Sharing best practice key to successful resilience strategies
Collaboration and partnerships are key to successful resilience strategies. This was the overriding message at this year’s EPS Conference at the SWALEC Stadium in Cardiff.
Nine speakers shared their knowledge and personal experiences of key elements of the UK’s National Security Strategy and Strategic Defence and Security Review, which was presented to parliament by the Prime Minister in November 2015, and before the UK voted for Brexit in June.
In his keynote address, ‘Welcome to Wales’, Assistant Crime Commissioner for Wales, Dr John Rose, stressed that with constantly changing risks, it was important to ensure partnerships worked so they could manage the pressures of shared problems and resilience planning to reduce the potential risks. He described the growth of social media as a blessing and a curse; the latter because it can be a facilitator for confusion and misinformation.
Director, Gareth O'Shea, spoke about Flooding Resilience and the role of Natural Resources Wales to ensure that its natural resources are sustainably maintained, enhanced and used now and for the future. After detailing the background and broad remit of the agency he said its’ key role was as a Category One responder – similar to that of the Environmental Agencies of England and Northern Ireland. They receive more than 9000 calls a year for incidents and issues ranging from wildlife crime and air quality pollution to tree disease and flooding.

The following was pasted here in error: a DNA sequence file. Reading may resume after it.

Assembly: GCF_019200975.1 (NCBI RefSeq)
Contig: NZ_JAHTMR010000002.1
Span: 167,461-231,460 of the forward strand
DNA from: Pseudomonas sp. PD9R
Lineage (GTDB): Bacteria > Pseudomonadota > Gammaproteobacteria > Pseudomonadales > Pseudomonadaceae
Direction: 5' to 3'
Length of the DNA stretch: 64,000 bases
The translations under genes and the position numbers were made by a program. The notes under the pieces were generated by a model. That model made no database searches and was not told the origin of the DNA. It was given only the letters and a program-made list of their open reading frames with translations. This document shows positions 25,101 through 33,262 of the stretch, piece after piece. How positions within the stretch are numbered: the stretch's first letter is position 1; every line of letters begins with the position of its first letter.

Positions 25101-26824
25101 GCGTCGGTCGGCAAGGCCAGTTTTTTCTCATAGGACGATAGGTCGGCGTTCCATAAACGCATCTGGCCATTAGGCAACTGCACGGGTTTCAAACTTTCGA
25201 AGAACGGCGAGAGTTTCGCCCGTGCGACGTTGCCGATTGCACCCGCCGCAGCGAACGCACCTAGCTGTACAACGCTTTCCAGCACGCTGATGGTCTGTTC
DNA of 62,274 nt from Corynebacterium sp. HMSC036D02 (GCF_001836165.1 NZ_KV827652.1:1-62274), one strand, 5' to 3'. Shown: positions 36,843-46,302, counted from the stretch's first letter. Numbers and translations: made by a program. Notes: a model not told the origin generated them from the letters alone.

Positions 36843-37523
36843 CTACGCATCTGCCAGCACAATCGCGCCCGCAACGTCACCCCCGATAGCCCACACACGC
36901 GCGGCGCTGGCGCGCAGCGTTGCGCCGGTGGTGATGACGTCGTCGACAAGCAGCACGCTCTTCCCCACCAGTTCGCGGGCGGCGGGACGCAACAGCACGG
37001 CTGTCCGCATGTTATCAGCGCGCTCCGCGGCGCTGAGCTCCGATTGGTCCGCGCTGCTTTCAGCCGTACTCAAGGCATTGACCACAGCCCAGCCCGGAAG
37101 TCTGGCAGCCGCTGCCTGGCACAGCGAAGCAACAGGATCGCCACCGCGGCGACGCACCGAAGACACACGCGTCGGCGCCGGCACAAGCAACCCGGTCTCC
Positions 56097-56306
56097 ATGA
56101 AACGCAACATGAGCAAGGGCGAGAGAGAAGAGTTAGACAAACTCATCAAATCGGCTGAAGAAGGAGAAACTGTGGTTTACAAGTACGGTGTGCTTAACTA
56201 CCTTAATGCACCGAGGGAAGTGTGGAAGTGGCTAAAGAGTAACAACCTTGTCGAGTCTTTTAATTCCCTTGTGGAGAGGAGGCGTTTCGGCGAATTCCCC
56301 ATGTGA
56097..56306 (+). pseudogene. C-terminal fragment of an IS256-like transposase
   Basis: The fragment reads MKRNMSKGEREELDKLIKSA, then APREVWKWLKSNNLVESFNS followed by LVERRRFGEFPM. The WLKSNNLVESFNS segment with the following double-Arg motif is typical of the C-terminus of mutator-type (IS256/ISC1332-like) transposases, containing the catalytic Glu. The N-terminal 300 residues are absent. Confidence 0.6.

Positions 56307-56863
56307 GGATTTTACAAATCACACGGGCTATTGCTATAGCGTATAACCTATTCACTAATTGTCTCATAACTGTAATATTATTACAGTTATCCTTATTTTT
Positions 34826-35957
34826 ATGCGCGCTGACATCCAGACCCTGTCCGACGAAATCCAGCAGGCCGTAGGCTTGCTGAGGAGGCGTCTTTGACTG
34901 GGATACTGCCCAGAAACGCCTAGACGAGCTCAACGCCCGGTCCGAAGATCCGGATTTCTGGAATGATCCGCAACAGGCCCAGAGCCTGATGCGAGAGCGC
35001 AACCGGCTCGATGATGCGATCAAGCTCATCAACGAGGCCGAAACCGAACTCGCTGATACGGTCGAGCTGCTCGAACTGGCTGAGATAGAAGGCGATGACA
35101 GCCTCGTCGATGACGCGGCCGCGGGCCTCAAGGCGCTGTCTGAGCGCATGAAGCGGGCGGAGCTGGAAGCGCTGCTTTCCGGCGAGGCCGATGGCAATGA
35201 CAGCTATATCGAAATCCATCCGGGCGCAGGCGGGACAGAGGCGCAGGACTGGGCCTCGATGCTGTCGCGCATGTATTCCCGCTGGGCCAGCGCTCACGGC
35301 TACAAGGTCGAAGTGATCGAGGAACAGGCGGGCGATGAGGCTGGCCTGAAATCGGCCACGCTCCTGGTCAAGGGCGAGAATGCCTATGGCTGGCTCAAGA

“We are getting really good at the response, but need to do more work on the follow up to help victims deal with the impact,” he stated, adding that a lot of progress is being made in creating and sustaining self-supporting resilient communities at a local level.
A flood awareness campaign launched in 2010 featured giant wellies making their way across Wales. People were invited to talk to team members, who also knocked on doors in communities where the risk of flooding is high. There are now a thousand community flood plans drawn up within Wales aimed at reducing impact on people from the effects of flooding. They have also recruited 300 flood volunteers whom he described as an important part of their current incident response capability.
The Well-being of Future Generations (Wales) Act 2015 means they have to have a far more joined-up approach when looking at Category 1 situations and manage natural resources far more sustainably and for the long-term to provide the foundation for Well-being in the future. Seven well-being goals are now at the heart of their thinking resulting in long-term prevention rather than response solutions.
“If we are to be truly effective we need to work with those affected through proper engagement – and we need to work with other professionals to achieve this,” said Mr O’Shea.